1st Edition

Henry Ford's Lean Vision Enduring Principles from the First Ford Motor Plant

By William A. Levinson Copyright 2002
    400 Pages
    by Productivity Press

    Praise from Industry Week, January 2003
    "...In Henry Ford's Lean Vision...Levinson shows how the father of American mass production toiled to eliminate waste, instituted just-in-time delivery of inventory, and applied many other tools now identified with lean..."

    Japanese manufacturers have made concepts like kaizen (continuous improvement), poka-yoke (error-proofing), and just-in-time famous. When the Japanese began to adopt these techniques from the Ford Motor Company during the early twentieth century, they knew exactly what they were getting: proven methods for mass-producing any product or delivering any service cheaply but well.

    Henry Ford's methods, however, went well beyond the synergistic and mutually supporting techniques that constitute what we now call lean manufacturing. They included the "soft sciences," the organizational psychology that makes every employee a partner in the drive for success.

    In Henry Ford's Lean Vision, William A. Levinson draws from Henry Ford's writings, the procedures in his factories, and historical anecdotes about the birth of lean in Japan to show that the philosophy that revolutionized Japanese manufacturing was the same philosophy that grew the Ford Motor Company into a global powerhouse -- and made the United States the wealthiest and most powerful nation on earth. Levinson reveals how Ford was ahead of other modern visionaries and discusses why the very ideas that made his company such a success were abandoned in his own country, and why they finally found acceptance in Japan.

    Henry Ford's Lean Vision is a hands-on reference that provides the reader with proven principles and methods that can be applied in any business or service enterprise. It covers all aspects of building and running a successful enterprise, including Ford's principles for human relationships and the management of physical resources.

    What to Expect from this Book
    Background Resources
    Chapter by Chapter Overview

    Chapter 1: Brave New World: Changing How the World Works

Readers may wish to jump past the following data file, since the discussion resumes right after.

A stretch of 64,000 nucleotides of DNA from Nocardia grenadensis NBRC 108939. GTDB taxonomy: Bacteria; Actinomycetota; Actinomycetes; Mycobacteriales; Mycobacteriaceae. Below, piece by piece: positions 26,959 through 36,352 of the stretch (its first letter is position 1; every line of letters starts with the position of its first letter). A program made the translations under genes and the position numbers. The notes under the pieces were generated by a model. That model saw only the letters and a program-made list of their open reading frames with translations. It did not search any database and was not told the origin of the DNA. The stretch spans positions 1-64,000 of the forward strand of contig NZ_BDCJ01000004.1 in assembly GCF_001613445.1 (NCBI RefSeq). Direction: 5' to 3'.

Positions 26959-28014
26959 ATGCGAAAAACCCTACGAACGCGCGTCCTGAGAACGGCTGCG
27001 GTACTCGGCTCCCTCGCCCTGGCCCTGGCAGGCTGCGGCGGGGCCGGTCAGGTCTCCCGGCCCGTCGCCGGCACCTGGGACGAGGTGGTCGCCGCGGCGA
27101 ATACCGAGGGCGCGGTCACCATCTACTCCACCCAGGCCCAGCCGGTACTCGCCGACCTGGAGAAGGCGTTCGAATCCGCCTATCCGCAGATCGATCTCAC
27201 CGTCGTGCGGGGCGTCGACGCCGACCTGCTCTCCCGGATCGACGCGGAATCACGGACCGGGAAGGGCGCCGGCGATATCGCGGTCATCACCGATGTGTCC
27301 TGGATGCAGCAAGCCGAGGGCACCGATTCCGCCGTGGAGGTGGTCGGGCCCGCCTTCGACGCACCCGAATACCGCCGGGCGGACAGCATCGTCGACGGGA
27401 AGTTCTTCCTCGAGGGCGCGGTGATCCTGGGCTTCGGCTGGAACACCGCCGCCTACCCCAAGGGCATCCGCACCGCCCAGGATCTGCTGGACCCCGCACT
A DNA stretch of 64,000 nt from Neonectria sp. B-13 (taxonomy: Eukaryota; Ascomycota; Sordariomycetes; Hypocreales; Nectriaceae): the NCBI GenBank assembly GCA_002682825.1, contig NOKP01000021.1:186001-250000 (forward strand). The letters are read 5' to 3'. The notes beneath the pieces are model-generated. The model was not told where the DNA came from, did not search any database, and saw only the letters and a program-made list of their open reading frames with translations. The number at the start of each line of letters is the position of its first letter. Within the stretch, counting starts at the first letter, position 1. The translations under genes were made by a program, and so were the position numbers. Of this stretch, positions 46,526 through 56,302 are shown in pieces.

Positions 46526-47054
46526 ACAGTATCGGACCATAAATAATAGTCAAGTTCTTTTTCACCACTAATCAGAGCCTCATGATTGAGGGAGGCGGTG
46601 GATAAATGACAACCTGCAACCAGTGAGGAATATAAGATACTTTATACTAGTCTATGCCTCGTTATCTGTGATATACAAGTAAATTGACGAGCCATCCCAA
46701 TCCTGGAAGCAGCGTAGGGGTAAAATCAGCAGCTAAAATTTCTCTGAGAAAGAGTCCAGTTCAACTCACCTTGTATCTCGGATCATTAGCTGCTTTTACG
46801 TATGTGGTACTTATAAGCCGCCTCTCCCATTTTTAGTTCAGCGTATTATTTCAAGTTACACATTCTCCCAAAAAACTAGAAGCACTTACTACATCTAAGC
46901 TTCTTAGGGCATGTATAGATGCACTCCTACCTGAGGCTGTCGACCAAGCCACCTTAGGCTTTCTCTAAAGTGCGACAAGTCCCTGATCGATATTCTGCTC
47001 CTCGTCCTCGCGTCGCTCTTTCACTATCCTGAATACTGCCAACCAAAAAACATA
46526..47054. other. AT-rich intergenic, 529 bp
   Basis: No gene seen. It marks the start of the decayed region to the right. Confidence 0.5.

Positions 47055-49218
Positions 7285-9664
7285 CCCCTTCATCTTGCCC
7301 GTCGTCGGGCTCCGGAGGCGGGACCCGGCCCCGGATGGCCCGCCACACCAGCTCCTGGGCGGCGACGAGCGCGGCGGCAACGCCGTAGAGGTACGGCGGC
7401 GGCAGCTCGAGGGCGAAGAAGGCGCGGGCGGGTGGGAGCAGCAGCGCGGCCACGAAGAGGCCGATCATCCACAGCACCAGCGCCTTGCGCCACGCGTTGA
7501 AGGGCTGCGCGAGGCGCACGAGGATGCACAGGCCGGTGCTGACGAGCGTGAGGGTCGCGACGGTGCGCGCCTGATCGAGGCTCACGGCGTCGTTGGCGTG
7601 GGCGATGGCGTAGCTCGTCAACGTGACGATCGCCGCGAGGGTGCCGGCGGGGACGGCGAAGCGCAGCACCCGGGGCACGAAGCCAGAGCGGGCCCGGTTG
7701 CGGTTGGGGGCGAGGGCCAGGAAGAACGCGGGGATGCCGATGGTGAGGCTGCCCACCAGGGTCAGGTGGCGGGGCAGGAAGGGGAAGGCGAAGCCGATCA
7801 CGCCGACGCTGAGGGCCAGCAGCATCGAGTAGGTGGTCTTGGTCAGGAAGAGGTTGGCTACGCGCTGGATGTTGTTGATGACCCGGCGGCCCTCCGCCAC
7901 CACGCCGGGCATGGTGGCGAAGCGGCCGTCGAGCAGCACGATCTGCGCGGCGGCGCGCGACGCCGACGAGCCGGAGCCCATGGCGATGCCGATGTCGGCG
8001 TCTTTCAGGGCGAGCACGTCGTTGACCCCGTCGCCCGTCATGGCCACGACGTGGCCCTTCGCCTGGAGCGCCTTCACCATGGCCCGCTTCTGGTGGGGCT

The Bottom Line: Ford's Results Speak for Themselves
    Defining Lean Enterprise
    Ford's Basic Principles

    Chapter 2: Ford's Principles: The Foundation
    Natural Law
    Ford and Eastern Philosophy: The Japanese Connection
    Continuous Improvement: Kaizen
    Bringing Win-Win to the Workplace

    Chapter 3: Ford on Labor Relations
    Management and Labor as Partners
    No Free Lunch: A Key Concept
    Human Resource Practices
    Employee Housing and Stores

    Chapter 4: Principles for Organizational and Personal Success
    Breaking Down Organizational Barriers
    Corporate Culture at the Ford Motor Company
    How the Ford Motor Company Lost Its Culture

    Chapter 5: Perceiving Genuine Value
    A Warning to the United States
    Everything Must Add Value
    Middlemen Do Not Add Value
    Advertising as Waste
    No Free Lunch

    Chapter 6: Ford on Economics, Government, and Health Care
    Business Cycles
    The Stock Market Should Be Irrelevant to National Prosperity
    The Role of Inexpensive Energy
    The Role of Government
    Health Care

    Chapter 7: Eliminate Waste
    "Everything But the Squeal"
    ISO 14000 Is Free

    Chapter 8: Ford's Factory
    The Factory and the Worker
    Continuous Improvement: Kaizen
    Lean Manufacturing
    Just-In-Time (JIT) Manufacturing and Inventory Reduction
    Design for Manufacture and Design for Assembly
    Process Simplification and Improvement
    Packaging and Delivery
    Point-of-Use Assembly
    Occupational Safety
    Quality Control

    Chapter 9: Customer and Supplier Relationships
    Identifying Markets and Creating Demand
    Pricing Strategy
    Supply Chain Management

    Chapter 10: Frederick Winslow Taylor and Scientific Management
    Did Taylor Influence Ford?
    Scientific Management, Lean Manufacturing, and Kaizen Blitz
    Taylor and Motion Efficiency
    The Truth Behind Taylorism
    Principles for Change Management
    An Experimental Design Tragedy

    Chapter 11: The Influence of Benjamin Franklin
    Franklin on Waste
    Franklin on Initiative, Self-Reliance, and Persistence
    Franklin on Money




    William A. Levinson

    "Henry Ford's Lean Vision could have been written about the Theory of Constraints (TOC) as much as about Lean! To understand better TOC's concepts of Throughput World, satisfying all of the stakeholders, creating value, managing the supply chain and the constraint, the reader need only look into the fundamentals and principles of Henry Ford in Mr. Levinson's book. The book captures the idea that sustainable success must come from an integrated approach of leadership, methodology, culture and organizational alignment. Anyone who is trying to implement Theory of Constraints or Lean or other improvement methodologies should read and reread this book. Its historical analogies and numerous references to the more modern gurus make it an interesting and enjoyable read!"

    Dee Jacob, Partner, The Goldratt Institute 06/01/04